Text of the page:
VANCOUVER, BRITISH COLUMBIA (GenomeWeb News) – As exome sequencing moves from Mendelian to complex diseases, researchers are becoming more creative about the sorts of approaches they use to track down culprit mutations, University of Washington genome sciences researcher Jay Shendure said at the American College of Medical Genetics annual clinical genetics meeting this week.
During a session on the use of exome sequencing for gene discovery and medical practice moderated by Beth Israel Deaconess Medical Center and Harvard Medical school researcher Sibel Kantarci, Shendure first discussed how his team has used exome sequencing to find genes involved in Mendelian disease — particularly Miller syndrome and Kabuki syndrome.
The team is continuing to study Kabuki syndrome, he noted, since the gene identified in their initial study — MLL2 — was not mutated in three of the 10 individuals tested.
Indeed, he explained, MLL2 itself was identified, in part, because the team eventually sub-stratified individuals diagnosed with Kabuki syndrome using additional phenotypic and genotypic information.
Subsequent follow-up on around 100 individuals has turned up MLL2 mutations in roughly 70 percent of those diagnosed with Kabuki syndrome, Shendure explained.
He and his collaborators are now doing additional exome sequencing studies on the remaining Kabuki cases to try to determine if individuals who do not carry mutations in MLL2 might have other, non-coding mutations in and around the gene that affect its function or whether there is another, yet unidentified gene behind the syndrome.
Shendure and his collaborators are also using exome sequencing to tackle autism spectrum disorder, a condition that is both behaviorally and genetically complex.
Just as studies by collaborator and fellow University of Washington researcher Evan Eichler have linked some rare, de novo copy number variations to neurocognitive disorders, Shendure explained, the team speculated that rare, de novo SNPs might also contribute to such conditions.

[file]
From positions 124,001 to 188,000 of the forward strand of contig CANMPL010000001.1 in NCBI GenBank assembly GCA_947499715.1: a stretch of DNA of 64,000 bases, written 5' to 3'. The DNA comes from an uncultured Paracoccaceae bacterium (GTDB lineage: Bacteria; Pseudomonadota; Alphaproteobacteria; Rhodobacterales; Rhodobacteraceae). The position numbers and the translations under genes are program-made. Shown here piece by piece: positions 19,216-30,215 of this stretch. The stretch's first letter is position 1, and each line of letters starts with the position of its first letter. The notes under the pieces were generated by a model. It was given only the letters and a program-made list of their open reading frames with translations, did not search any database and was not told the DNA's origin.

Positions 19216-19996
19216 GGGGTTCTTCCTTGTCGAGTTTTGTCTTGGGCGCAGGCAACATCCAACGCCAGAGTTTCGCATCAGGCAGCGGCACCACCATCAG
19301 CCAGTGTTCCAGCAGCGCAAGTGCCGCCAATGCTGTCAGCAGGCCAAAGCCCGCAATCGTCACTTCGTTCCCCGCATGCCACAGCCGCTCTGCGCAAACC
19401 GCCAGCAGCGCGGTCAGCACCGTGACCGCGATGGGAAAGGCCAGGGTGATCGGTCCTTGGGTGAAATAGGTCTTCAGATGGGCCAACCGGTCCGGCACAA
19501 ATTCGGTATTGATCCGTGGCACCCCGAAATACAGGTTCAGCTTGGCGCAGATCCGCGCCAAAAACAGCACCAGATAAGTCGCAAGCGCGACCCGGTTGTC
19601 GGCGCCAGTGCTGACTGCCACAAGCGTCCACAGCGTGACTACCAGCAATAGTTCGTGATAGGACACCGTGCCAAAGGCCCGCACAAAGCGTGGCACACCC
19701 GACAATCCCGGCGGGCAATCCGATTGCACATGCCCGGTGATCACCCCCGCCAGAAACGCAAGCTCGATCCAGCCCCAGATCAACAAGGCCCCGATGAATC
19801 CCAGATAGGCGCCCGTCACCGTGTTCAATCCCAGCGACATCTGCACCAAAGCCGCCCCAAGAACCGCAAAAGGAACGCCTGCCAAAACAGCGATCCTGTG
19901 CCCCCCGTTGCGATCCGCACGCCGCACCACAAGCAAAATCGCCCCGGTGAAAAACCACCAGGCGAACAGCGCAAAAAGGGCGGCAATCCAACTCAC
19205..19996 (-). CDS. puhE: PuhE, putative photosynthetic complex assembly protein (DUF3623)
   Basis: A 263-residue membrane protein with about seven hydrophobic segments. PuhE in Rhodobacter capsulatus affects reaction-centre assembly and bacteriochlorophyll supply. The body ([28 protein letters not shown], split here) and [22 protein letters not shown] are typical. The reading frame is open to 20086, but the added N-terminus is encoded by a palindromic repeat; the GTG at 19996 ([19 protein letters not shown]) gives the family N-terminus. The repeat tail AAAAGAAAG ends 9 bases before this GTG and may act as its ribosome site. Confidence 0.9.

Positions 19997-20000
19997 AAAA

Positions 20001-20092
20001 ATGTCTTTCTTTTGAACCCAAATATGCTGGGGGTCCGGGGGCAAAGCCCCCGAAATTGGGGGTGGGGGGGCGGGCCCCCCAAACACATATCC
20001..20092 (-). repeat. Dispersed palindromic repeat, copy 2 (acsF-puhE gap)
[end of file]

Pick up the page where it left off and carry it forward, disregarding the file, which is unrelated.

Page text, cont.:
To explore this in more detail, they have been doing exome sequencing on individuals with autism and their parents, focusing specifically on de novo point mutations in sporadic autism cases.
Data generated from these exomes is being analyzed using a strategy dubbed "Haystack," Shendure said. After filtering apparent de novo mutations against more than 1,000 other exomes, researchers annotate the possible disease-related changes and verify them using Sanger sequencing.
So far, the team has sequenced 20 parent-child trios and has been finding a single coding mutation per trio, on average. About half of these mutations produce changes that are expected to alter protein function.
Though they are finding less than one de novo mutation per exome, Shendure explained, the team has already found at least four suspect genes in the 20 exome trios that are found in children with sporadic autism but not in either of their parents.
While they don't have enough data yet to show that any of these candidate genes are truly "autism genes," Shendure said, a number of the candidate genes at least "look good on paper." For instance, he noted, preliminary data points to sporadic autism-associated mutations in a gene that functions in collusion with the neural plasticity gene FOXP2, and in a gene that has been implicated in another neurodevelopment-related condition.